The accompanying drawings are incorporated into and form a part of the specification to assist in explaining the present invention. The drawings are intended for illustrative purposes only and are not intended as exact representations of the embodiments of the present invention. The drawings further illustrate preferred examples of how the invention can be made and used and are not to be construed as limiting the invention to only those examples illustrated and described. The various advantages and features of the present invention will be apparent from a consideration of the drawings in which:

FIG. 1 shows an elevational cross-sectional view of a portion of a can lid constructed in accordance with the invention;

FIG. 2 shows an elevational cross-sectional view of a portion of a can lid constructed in accordance with the invention;

FIG. 3 shows an elevational cross-sectional view of a portion of a can lid on a can body before forming of a double seam;

FIG. 4 shows an elevational cross-sectional view of a portion of a can lid on a can body as it appears during the first step of forming a double seam;

FIG. 5 shows an elevational cross-sectional view of a portion of a can lid on a can body as it appears during the final step of forming a double seam;

FIG. 6 shows an elevational cross-sectional view of the manner of stacking can lids prior to seaming constructed in accordance with the invention; and

FIG. 7 shows an elevational cross-sectional view of the manner of stacking filled cans of the present invention.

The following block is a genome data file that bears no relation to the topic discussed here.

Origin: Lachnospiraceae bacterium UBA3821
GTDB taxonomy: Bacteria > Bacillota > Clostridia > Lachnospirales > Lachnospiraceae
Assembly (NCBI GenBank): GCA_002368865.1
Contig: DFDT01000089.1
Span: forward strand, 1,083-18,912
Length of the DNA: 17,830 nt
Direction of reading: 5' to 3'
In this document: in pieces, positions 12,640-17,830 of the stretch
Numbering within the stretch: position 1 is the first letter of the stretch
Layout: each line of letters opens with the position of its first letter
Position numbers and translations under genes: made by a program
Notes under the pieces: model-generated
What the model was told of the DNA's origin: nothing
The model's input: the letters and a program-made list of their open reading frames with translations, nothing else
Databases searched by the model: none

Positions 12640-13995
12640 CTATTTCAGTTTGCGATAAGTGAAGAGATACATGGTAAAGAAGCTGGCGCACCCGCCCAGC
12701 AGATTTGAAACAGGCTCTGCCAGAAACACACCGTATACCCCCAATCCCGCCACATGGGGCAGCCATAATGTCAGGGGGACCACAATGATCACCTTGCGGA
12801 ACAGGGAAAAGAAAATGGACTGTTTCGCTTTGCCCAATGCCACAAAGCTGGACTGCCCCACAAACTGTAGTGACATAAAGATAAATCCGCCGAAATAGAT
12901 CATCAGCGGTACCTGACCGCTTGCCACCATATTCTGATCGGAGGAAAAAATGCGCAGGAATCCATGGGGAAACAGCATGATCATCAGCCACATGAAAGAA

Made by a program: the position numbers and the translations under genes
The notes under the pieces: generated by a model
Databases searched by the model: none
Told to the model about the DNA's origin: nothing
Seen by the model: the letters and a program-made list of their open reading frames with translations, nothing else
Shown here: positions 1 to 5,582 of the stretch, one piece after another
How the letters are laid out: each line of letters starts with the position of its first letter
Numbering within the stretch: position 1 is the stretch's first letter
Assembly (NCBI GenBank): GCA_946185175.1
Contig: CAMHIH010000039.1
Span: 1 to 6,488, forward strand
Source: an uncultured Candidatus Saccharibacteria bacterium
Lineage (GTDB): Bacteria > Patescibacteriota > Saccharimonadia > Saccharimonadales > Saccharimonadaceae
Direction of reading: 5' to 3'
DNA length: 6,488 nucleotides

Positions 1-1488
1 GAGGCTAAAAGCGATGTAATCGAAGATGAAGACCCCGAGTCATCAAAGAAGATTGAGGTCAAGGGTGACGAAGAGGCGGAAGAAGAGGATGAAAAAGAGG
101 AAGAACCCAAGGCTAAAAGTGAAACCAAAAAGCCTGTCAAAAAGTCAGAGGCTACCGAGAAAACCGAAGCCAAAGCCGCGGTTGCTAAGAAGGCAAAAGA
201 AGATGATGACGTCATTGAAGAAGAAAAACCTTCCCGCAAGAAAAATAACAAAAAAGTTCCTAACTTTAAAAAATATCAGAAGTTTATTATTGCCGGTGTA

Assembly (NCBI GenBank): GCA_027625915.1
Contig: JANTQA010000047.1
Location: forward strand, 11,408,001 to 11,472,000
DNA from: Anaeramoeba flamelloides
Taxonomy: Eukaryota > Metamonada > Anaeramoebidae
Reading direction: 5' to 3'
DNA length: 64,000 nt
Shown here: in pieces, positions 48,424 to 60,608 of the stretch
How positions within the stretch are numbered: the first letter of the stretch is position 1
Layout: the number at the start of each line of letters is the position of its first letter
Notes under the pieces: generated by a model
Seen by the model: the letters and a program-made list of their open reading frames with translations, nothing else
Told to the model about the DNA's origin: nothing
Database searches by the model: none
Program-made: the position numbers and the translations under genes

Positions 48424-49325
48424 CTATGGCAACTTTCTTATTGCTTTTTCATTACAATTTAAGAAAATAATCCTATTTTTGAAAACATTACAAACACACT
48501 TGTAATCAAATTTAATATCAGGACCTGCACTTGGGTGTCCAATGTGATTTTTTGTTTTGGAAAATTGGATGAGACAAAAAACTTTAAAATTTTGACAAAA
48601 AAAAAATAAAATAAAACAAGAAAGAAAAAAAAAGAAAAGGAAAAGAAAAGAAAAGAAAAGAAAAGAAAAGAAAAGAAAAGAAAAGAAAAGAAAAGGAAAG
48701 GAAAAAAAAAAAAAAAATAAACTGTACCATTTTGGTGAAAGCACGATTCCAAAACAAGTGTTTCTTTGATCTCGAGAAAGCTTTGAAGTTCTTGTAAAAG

FIG. 8 shows an elevational cross-sectional view of the chuck.

DETAILED DESCRIPTION OF THE DRAWINGS

The present invention is described in the following text by reference to drawings of examples of how the invention can be made and used. The drawings are for illustrative purposes only and are not necessarily exact scale representations of the embodiments of the present invention. In these drawings, the same reference characters are used throughout the views to indicate like or corresponding parts. The embodiments shown and described herein are exemplary. Many details are well known in the art, and as such are neither shown nor described. It is not claimed that all of the details, parts, elements, or steps described and shown were invented herein. Even though numerous characteristics and advantages of the present invention have been described in the drawings and accompanying text, the description is illustrative only, and changes may be made, especially in matters of arrangement, shape and size of the parts, within the principles of the invention to the full extent indicated by the broad general meaning of the terms used in the claims. The dimensions provided in the description of the lids are tooling dimensions and the actual dimensions of can lids manufactured in accordance with the present invention may be slightly different from the tooling dimensions. The words “extend radially outward”, “extend radially inward”, “extend radially downward” and “extend radially upward”, as used in this document mean that a part or portion extends in the noted direction from another part referred to. It does not, however, necessarily mean that the parts are joined or connected to each other; there could be other parts or portions between the two described portions that are neither shown nor described. When the words “joined” or “connected” are used in this document, they have their normal meanings. The word “up”, as used in this document, is used in reference to a can lid as it would be appear when placed on a flat surface with the tab on the face away from the top of the flat surface, such as a can lid would appear when looking down onto the top of a beverage can.